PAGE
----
Thus, we got #livingroomguy, an icon of the Quarantine Backyard. Online followers, squinting at the tiny Zoom frames, started talking about one runner who appeared to be completing his 4.167-mile route entirely within the confines of his Dubai apartment, a figure-eight around the couch and through the hallway. Sometimes his kids did it too. Dubai is in total lockdown. Livingroom Guy, aka Rinat Mustafin, a triathlete, made it 20 hours. 83.34 miles.

Thirteen-year-old Ben Tidwell, the youngest Quarantiner, completed 25 hours, 104.1 miles.

The preponderance of entrants were from the US and Canada, so followers were surprised by some unfamiliar names from Europe. Clearly this was not their first rodeo. Anna Carlsson is well known in Sweden. Running on a frozen lake 300K north of the Arctic Circle, her Quarantine race ended after 45 hours, 187.5 miles, due to a snowstorm. At the time, she was one of three people left in.

The elite field held many names familiar to US viewers, like the 2019 Big’s Backyard champion Maggie Guterl. She held off entering Quarantine until the Wednesday before, when pals Courtney Dauwalter and Sally McRae threw their lot in too.

“This [Quarantine] was connecting the whole world, which was cool, and I love the Backyard format,” she said. From her home in Durango, Colo., the choice of routes was a boring ¾-mile loop in her neighborhood, or a stout 4.3-mile lollipop up a dirt road—1300 feet of elevation gain each time. She went with the lollipop.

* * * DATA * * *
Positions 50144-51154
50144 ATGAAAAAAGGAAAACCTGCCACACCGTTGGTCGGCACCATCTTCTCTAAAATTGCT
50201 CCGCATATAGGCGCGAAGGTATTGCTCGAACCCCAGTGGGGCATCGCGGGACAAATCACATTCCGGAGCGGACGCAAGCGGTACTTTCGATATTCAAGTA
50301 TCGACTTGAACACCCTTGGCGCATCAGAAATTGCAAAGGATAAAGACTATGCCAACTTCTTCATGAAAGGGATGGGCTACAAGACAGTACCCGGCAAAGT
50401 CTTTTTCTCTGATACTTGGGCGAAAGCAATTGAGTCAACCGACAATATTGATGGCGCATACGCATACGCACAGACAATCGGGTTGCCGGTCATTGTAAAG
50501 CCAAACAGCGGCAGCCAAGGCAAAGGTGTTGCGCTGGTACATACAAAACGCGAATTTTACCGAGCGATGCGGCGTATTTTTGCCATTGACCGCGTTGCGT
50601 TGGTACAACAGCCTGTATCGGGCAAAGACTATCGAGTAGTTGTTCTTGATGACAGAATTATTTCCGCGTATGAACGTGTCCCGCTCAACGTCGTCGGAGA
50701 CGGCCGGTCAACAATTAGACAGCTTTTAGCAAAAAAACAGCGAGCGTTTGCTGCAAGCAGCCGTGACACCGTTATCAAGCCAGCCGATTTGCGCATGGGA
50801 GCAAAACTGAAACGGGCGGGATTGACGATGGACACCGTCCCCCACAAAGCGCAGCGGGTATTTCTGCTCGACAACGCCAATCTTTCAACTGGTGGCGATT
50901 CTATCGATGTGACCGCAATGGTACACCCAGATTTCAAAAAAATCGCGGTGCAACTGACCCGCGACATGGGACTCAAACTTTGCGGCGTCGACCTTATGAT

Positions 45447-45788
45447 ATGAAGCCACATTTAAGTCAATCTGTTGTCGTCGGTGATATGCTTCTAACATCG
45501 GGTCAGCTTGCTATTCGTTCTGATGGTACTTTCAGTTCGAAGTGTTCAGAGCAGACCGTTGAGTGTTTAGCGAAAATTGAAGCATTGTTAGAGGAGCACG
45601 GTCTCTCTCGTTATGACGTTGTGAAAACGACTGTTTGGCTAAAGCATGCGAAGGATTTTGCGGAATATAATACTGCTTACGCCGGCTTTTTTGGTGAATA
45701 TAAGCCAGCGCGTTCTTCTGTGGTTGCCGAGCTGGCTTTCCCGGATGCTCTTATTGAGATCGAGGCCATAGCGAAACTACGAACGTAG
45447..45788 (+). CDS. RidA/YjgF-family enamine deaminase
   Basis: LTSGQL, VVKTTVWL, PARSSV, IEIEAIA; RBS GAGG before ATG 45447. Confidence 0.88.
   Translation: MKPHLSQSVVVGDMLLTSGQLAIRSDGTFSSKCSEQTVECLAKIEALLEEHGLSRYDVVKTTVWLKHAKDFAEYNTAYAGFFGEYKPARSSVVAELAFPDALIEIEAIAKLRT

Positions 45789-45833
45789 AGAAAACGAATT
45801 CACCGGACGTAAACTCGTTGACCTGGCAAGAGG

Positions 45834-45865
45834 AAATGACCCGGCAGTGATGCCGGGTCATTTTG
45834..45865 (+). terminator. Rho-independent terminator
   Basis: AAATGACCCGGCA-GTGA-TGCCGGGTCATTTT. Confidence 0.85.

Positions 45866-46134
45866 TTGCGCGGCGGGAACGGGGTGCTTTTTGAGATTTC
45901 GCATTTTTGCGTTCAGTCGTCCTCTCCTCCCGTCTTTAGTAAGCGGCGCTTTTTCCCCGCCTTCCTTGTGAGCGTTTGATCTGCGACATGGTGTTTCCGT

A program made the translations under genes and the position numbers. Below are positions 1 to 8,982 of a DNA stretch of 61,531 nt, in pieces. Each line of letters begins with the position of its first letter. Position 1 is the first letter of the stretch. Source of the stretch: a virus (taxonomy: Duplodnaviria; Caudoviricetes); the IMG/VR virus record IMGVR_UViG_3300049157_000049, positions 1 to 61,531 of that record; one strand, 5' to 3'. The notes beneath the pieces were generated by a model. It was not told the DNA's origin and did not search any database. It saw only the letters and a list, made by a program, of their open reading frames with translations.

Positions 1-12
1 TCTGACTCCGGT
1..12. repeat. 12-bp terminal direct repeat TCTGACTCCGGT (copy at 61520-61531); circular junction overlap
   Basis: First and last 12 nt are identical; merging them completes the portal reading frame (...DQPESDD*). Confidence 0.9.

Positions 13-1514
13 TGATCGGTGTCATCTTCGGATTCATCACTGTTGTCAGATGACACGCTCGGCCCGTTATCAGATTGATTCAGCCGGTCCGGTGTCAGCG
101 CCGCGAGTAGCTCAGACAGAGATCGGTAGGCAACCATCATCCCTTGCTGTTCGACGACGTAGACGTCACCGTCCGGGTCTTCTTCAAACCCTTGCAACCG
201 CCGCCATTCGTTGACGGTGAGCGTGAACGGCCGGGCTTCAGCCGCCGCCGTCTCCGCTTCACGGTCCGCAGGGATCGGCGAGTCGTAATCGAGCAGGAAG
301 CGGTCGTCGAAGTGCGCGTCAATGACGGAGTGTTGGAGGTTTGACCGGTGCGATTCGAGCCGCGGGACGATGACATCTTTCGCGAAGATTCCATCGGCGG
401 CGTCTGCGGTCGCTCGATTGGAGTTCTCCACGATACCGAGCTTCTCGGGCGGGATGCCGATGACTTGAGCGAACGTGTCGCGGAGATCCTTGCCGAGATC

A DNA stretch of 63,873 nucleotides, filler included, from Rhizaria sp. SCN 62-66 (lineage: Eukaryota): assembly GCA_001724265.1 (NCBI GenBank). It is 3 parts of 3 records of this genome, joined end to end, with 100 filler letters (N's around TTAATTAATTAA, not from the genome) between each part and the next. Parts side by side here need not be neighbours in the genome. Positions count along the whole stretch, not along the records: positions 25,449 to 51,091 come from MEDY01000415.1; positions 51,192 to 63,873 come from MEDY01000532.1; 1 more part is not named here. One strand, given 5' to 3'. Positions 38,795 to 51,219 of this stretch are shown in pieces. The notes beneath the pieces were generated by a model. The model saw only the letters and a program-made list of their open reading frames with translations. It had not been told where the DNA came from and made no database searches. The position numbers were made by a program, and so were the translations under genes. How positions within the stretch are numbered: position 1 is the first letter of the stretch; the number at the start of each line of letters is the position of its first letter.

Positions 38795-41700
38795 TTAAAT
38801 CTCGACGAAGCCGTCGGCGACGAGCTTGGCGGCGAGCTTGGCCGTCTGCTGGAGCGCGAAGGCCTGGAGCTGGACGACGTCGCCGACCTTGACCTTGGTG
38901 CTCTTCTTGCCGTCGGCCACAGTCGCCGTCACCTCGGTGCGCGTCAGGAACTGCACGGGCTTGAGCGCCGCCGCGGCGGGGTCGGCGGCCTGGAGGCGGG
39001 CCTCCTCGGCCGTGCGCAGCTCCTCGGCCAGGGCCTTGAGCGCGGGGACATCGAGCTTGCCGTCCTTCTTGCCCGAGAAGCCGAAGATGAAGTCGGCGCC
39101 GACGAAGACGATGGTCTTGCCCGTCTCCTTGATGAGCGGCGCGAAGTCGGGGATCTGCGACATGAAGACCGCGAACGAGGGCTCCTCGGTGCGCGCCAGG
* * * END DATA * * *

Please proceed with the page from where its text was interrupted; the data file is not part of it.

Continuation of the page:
Guterl, Dauwalter and  McRae had agreed beforehand, 24 hours, 100 miles, and in Guterl’s case, Everesting (racking up 29,000 feet of gain at one go) seemed pleasing goals: “We were not in it to win it.” As it turned out, running the downhills irritated a lower back injury she thought she’d put behind her in February, and Guterl’s race ended after nine hours.

Running from her home in Golden, Colo., Dauwalter looped around the neighborhood for 24 hours, 100 miles, “before I was unable to continue.”  Dauwalter said it was a “cool way to bring people together, and a fun way to get in some miles.”

Since he’d been training for the Barkley Marathons, Phoenix-based Jamil Coury’s long history with the sufferfest was uppermost in his mind. Coury identified himself on the elite list as having “failed five times at the Barkley.” He signed on to the Quarantine Backyard Ultra because “it sounded like fun, being part of a community.” It also serves as a trial run for his company’s virtual race, Aravaipa Strong, coming up on April 17. Though he’d intended to go 25 or 30 hours, Coury experienced some dizziness, erred on the side of caution, and called it quits at 100K, 15 hours in.

On Monday, April 6, Dave Proctor was watching what had, since Anna Carlsson’s exit after 45 hours, become a two-man battle between Mike Wardian, an affable, Abe Lincoln-ish ship broker in Virginia, and Radek Brunner, an impassive Czech machine, who had purchased his treadmill the week before due to his country’s lockdown. Proctor had been in great shape and hoped to go 72 hours, but overstretched his back during a break, and eventually threw in the towel after 31 hours, 129 miles. While personally disappointed, the gladiatorial format was, he thought, everything he could have hoped for as an organizer.